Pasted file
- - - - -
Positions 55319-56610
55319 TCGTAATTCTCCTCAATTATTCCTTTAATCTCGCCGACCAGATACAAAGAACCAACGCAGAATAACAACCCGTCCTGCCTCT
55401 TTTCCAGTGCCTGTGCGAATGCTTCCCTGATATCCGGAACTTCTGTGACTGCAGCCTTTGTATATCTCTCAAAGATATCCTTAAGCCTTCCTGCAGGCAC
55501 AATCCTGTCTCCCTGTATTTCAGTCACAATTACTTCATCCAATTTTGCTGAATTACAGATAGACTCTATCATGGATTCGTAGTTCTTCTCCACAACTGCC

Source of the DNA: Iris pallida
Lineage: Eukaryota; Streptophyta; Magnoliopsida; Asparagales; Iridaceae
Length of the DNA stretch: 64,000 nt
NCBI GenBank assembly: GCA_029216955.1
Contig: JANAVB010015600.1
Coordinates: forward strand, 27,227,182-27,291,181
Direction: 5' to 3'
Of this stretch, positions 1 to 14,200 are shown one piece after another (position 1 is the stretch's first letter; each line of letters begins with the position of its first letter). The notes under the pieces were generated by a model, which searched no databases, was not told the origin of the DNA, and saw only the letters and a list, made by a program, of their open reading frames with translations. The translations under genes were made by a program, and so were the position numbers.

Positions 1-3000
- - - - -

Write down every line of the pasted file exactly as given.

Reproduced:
Positions 55319-56610
55319 TCGTAATTCTCCTCAATTATTCCTTTAATCTCGCCGACCAGATACAAAGAACCAACGCAGAATAACAACCCGTCCTGCCTCT
55401 TTTCCAGTGCCTGTGCGAATGCTTCCCTGATATCCGGAACTTCTGTGACTGCAGCCTTTGTATATCTCTCAAAGATATCCTTAAGCCTTCCTGCAGGCAC
55501 AATCCTGTCTCCCTGTATTTCAGTCACAATTACTTCATCCAATTTTGCTGAATTACAGATAGACTCTATCATGGATTCGTAGTTCTTCTCCACAACTGCC

Source of the DNA: Iris pallida
Lineage: Eukaryota; Streptophyta; Magnoliopsida; Asparagales; Iridaceae
Length of the DNA stretch: 64,000 nt
NCBI GenBank assembly: GCA_029216955.1
Contig: JANAVB010015600.1
Coordinates: forward strand, 27,227,182-27,291,181
Direction: 5' to 3'
Of this stretch, positions 1 to 14,200 are shown one piece after another (position 1 is the stretch's first letter; each line of letters begins with the position of its first letter). The notes under the pieces were generated by a model, which searched no databases, was not told the origin of the DNA, and saw only the letters and a list, made by a program, of their open reading frames with translations. The translations under genes were made by a program, and so were the position numbers.

Positions 1-3000